Medication management is identified as one of the features of correctional nursing that distinguishes it as a specialized field. Nurses who are new to the correctional setting are often unprepared for the scope and breadth of their role and responsibilities for managing medication delivery and yet they must meet the same standards for delivery of medication as in the community (ANA 2013).These challenges define what is unique about correctional nursing practice with regard to medications.

I started making a list of the challenges correctional nurses deal with in managing medication delivery. When the list became almost a full page long I sat back and thought about what similarities there were between the items and the following groupings came together.

  1. Professional isolation: Health care delivery in correctional facilities is often a very small part of the overall operation. In many cases nurses are expected to deliver services in independently and without advice from other health care providers. Nurses recently commented on CorrectionalNurse.net, Lorry’s other website that double checking dosages of high risk medications is a challenge when there is only one health care person on duty. One solution is to have the inmate confirm that the dose corresponded with what he or she understands it should be. Dispensing, drug packaging, storage inventory and disposal of medications are all subjects governed by state pharmacy laws and regulations. Unless there is a pharmacist on staff, correctional nurses need to be familiar with and ensure their practices comply with these requirements, in addition to the nursing regulations, when managing medication in the correctional setting.
  2. Security: Maintaining security is a primary focus of correctional facilities. This includes accounting for the presence and activities of each inmate throughout the day, ensuring that only authorized persons and products enter and exit the facility, and that contraband does not enter, is not otherwise obtained or manufactured. The most obvious example of a unique responsibility for correctional nurses is counting needles and syringes and accounting for each use. Others are ensuring access to inmates when medication is due (even on lockdown) and protecting patient confidentiality (not having medication lines that serve to identify the mentally ill or those with HIV disease for ridicule or extortion by others). Sometimes a facility will determine that for security reasons, not clinical, that all medication must be floated on water or even worse, crushed, impacting patient adherence, the time it takes to administer medication and in some cases the therapeutic effectiveness of the drug. Nurses need to confer with security on an ongoing basis so that security practices that compromise the therapeutic value of prescribed treatment are not put in place.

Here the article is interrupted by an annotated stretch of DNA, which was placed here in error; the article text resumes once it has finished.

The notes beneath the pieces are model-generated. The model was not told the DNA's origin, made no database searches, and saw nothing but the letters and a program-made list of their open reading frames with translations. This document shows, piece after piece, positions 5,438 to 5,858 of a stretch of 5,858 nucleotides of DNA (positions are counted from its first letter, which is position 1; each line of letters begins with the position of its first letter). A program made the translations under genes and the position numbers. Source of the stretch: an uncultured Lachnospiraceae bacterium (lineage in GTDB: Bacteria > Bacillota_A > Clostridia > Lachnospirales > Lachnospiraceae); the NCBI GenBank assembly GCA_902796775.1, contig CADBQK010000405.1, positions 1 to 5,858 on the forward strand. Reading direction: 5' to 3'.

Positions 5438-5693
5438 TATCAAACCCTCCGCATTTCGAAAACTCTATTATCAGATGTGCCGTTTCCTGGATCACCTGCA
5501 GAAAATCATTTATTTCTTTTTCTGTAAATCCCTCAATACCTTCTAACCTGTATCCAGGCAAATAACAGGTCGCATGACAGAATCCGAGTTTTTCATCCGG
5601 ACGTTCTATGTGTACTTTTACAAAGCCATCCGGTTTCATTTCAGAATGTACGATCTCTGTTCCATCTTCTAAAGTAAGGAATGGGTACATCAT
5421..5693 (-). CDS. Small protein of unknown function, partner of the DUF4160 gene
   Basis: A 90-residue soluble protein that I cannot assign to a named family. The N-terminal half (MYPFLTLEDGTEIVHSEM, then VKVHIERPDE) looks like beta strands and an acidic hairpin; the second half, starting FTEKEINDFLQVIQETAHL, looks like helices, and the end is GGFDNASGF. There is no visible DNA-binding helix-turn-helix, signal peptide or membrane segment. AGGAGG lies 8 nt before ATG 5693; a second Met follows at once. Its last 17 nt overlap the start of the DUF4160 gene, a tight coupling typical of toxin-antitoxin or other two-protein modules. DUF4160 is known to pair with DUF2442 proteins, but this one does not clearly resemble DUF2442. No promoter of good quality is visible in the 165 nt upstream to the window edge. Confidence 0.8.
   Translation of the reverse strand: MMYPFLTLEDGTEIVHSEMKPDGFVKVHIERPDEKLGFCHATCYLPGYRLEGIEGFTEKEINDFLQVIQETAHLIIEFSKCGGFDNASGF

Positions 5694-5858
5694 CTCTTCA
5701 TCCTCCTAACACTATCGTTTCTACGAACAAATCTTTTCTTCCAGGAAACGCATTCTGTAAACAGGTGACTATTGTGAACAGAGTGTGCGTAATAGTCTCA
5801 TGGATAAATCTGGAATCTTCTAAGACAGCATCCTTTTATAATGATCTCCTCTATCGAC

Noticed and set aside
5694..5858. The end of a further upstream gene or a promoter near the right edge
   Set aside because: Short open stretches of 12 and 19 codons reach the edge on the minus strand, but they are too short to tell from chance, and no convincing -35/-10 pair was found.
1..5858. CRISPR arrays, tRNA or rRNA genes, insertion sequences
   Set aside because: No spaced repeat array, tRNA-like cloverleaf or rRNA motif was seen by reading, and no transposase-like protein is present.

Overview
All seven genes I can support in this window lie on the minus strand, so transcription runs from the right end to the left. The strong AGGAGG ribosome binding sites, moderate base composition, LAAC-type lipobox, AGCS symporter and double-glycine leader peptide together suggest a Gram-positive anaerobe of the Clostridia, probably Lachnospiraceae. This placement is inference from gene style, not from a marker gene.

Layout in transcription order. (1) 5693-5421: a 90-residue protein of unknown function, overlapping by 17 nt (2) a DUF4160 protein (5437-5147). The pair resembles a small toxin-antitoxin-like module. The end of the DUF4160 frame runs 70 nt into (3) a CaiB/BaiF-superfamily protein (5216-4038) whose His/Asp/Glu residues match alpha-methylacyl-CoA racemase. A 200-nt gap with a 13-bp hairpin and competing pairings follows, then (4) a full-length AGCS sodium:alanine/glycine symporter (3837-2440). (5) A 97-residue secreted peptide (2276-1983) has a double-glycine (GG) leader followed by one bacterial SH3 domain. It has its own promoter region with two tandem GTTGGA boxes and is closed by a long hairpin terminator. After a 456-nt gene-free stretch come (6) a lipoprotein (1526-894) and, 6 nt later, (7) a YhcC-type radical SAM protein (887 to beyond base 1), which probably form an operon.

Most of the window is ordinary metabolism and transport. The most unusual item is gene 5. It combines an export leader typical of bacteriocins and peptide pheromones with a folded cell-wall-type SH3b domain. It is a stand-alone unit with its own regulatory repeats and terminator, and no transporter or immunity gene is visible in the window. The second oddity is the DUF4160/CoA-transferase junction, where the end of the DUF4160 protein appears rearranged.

3. Safety: The safety of inmates, staff and the general community is the other primary focus of correctional facilities. For correctional nurses this includes ensuring the safety of themselves and patients as well. A significant aspect of medication delivery is managing inmate behavior. This includes consistent practices for patient identification (two-part identification), checking that inmates don’t cheek or palm medication, providing privacy at the medication window or cart (prevent crowding). Often an officer will be assigned to escort the nurse or mange the medication line. Nurses need to engage the cooperation and assistance of this officer and be alert to their own behavior so that medication administration is conducted in a safe and efficient manner. The patient safety aspects are ensuring the cleanliness and hygiene of the medication delivery area to prevent transmission of infectious disease and monitoring conditions so that side effects from medications that make patients heat or light sensitive are prevented.
  4. Expanded role: Unless a correctional facility is large and has a number of specialized programs the health care program is likely to be staffed pretty simply without the support services nurses are used to in other health care settings such as pharmacy technicians, IV teams, respiratory therapists, inventory clerks and so forth. Nurses in correctional facilities routinely perform these roles instead and if there is assistance the nurse is responsible for their assignments and supervision. Nurses order medication from the pharmacy, arrange for refills and renewals, check for outdated drugs, receive, inventory and store medications and arrange for medication to be returned or properly destroyed. Nurse initiate treatment for patients via nursing standardized protocols that involve providing the patient with medication to treat the illness or manage symptoms. Nurses are the primary health care professional responsible to ensure that patients do receive medication as ordered and are expected to monitor patient adherence and solve problems with medication availability. Correctional nurses also assess the patient’s ability to manage their own medication if the facility has a self-medication or “Keep on Person” (KOP) program and to provide education or other assistance to support the inmates in providing their own care.